An illustration of this is found in the hot stove. It teaches the child to mind with one application or at the most, two. And the child respects the stove from then on. Now if the little child has the intelligence to learn thus from a stove and to respect it from that day on, would he not also have the intelligence to respect father and mother if they are consistent in their requirements of the child’s conduct and as severe in their punishment if the child disobeys? Is it not as simple as that? Sadly, mere sentimental love often blinds us.

Thanksgiving Day was approaching and the family had received a card picturing a Pilgrim family on their way to church. Grandma showed the card to her young grandchildren and remarked, “The Pilgrim children like going to church with their parents.” “Oh, yeah?” her grandson replied, “Then, why is the dad carrying that rifle?”
Yes, be a loving but tough-minded Pilgrim dad when raising your little ones.


“The father of the righteous will greatly rejoice, and he who sires a wise son will be glad in him. Let your father and your mother be glad, and let her rejoice who gave birth to you” (Proverbs 23:24-25).

The word “sire” means to beget, bring forth or to bear. Scripture has already taught us that a baby is born with a sin nature. Therefore, we conclude that he or she is not born “good.” At this point, God delegates to mothers and fathers (and yes, sometimes grandmothers and grandfathers?) the task of taking such a little one and raising him in the fear and admonishment of the Lord. And, when done so, haven’t we noticed the hugely pleased look on any parent’s face when he or she informs us that their child or children are doing well? Or, when someone else glowingly commends their little one? Of course, such reports articulate one of the great achievements of life. High principles and ceaseless effort has brought it to pass.

Henry Wadsworth Longfellow said this: “If you would hit the mark, you must aim a little above it; every arrow that flies feels the attraction of earth.” How true! Because of inherent sin, in both parent and child, so much exists to drag parenting down to the depths of discouragement. Within the child himself, it just happens to be easier to do wrong than to do right. That is axiomatic. And, parents too are often well-meaning but utterly fall short.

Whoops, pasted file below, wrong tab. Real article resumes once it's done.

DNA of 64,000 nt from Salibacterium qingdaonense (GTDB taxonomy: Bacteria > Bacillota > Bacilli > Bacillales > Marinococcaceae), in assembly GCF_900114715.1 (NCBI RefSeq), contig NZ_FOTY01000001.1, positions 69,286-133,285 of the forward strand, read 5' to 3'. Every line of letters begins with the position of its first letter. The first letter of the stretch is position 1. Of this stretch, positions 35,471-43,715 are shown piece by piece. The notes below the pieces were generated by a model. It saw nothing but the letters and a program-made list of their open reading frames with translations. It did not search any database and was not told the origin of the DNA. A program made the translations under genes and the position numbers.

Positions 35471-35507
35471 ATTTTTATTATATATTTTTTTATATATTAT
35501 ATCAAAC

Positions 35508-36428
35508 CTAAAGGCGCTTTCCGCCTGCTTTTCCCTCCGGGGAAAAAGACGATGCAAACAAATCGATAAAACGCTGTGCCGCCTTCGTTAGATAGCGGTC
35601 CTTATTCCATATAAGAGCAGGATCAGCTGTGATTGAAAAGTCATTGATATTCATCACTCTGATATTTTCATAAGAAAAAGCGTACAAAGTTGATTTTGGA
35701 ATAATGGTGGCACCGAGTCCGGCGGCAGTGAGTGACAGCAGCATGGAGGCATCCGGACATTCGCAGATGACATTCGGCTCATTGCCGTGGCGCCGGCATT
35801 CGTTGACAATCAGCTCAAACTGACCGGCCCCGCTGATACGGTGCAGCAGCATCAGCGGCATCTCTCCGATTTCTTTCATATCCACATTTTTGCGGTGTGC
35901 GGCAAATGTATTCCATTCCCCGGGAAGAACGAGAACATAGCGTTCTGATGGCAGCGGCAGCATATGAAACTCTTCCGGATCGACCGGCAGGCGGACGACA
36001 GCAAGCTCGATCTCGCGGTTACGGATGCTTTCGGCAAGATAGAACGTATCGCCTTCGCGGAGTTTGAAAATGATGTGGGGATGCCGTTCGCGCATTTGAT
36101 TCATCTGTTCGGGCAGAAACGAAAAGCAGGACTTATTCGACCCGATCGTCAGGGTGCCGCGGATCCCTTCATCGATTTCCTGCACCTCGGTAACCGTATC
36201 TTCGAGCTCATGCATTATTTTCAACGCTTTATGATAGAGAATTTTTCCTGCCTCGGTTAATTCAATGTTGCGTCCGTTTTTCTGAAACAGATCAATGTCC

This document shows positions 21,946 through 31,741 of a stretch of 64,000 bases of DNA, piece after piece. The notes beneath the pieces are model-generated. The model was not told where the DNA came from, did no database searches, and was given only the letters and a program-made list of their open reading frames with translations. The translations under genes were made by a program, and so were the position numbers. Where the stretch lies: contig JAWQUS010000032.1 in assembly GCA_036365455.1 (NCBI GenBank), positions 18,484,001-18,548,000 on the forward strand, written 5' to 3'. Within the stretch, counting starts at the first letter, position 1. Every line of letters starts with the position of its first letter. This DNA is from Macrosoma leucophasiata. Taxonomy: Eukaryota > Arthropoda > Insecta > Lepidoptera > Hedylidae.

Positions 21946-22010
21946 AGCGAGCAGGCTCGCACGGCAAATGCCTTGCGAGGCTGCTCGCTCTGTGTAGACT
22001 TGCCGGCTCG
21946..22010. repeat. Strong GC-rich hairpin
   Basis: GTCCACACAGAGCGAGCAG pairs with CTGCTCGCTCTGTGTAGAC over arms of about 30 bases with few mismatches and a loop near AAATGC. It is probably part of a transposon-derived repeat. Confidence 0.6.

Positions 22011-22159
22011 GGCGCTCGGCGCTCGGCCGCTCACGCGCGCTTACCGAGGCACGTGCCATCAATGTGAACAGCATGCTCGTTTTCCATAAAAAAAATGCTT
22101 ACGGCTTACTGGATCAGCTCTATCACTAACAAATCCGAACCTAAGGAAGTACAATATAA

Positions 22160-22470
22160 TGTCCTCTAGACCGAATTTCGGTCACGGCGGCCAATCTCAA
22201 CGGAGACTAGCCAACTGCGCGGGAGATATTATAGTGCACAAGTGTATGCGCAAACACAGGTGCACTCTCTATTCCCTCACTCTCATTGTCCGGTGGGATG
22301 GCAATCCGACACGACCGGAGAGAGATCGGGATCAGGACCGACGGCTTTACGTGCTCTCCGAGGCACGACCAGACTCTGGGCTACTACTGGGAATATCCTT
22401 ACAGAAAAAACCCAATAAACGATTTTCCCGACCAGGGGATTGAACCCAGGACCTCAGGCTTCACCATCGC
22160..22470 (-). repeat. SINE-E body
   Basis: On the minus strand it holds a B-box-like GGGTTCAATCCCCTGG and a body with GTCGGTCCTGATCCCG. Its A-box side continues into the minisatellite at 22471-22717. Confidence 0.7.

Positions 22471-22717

Therefore, by God’s grace, a Christian parent takes hold of what God says by way of guiding children, does it, prays over it, keeps at it and aims high, drawing upon all that the Lord will give in order to bring up a child in the way he or she should go.

It is no easy endeavor. Like a successful athlete, dads and moms keep unceasingly at it, brushing up, learning more, doing it day after day, enduring the hardness involved, but then, like the fastest runner crossing the finish line, rejoices at each and every little triumph, let alone the big win of the grown son or daughter living responsibly and in the fear of the Lord.

We must, however, underscore this point: A parent can be a very good parent and have a child who gravely disappoints. Why? At such times we may well ask, don’t God’s principles work? Has God let us down? Or, am I really an inept person who thought I was doing right, but miserably failed? At such moments of despair, I must reason this way: God’s first children, Adam and Eve, went against their all-wise Heavenly Father. The human will can stubbornly resist even the wisest of instruction and the best of environments. “A man convinced against his will is of the same opinion still.”

Disobedience, but deeper still, rebellion or utter disregard in a youngster’s heart can doom such a one. “Even a child is known by his acts, whether [or not] what he does is pure and right” (Proverbs 20:11). He or she may well lash out at a perfectly well meaning parent and refuse to obediently respond. Hopefully, the parent hasn’t provoked such a one to anger. “Fathers, do not provoke your children to anger, but bring them up in the discipline and instruction of the Lord”  (Ephesians 6:4). We do this by over-stringency and unnecessary strictness or insecure helicopter parenting. But, if not, even so the human heart has all the capacity of an Adam and Eve to ego-centrically and stubbornly reject even perfect parenting. Think of the fallen angels, all of whom in  disobedience were cast from the presence of God, ending up in utter failure as evil demons, miserable themselves and causing untold agony to others. And they had enjoyed all the bliss and perfection of heaven.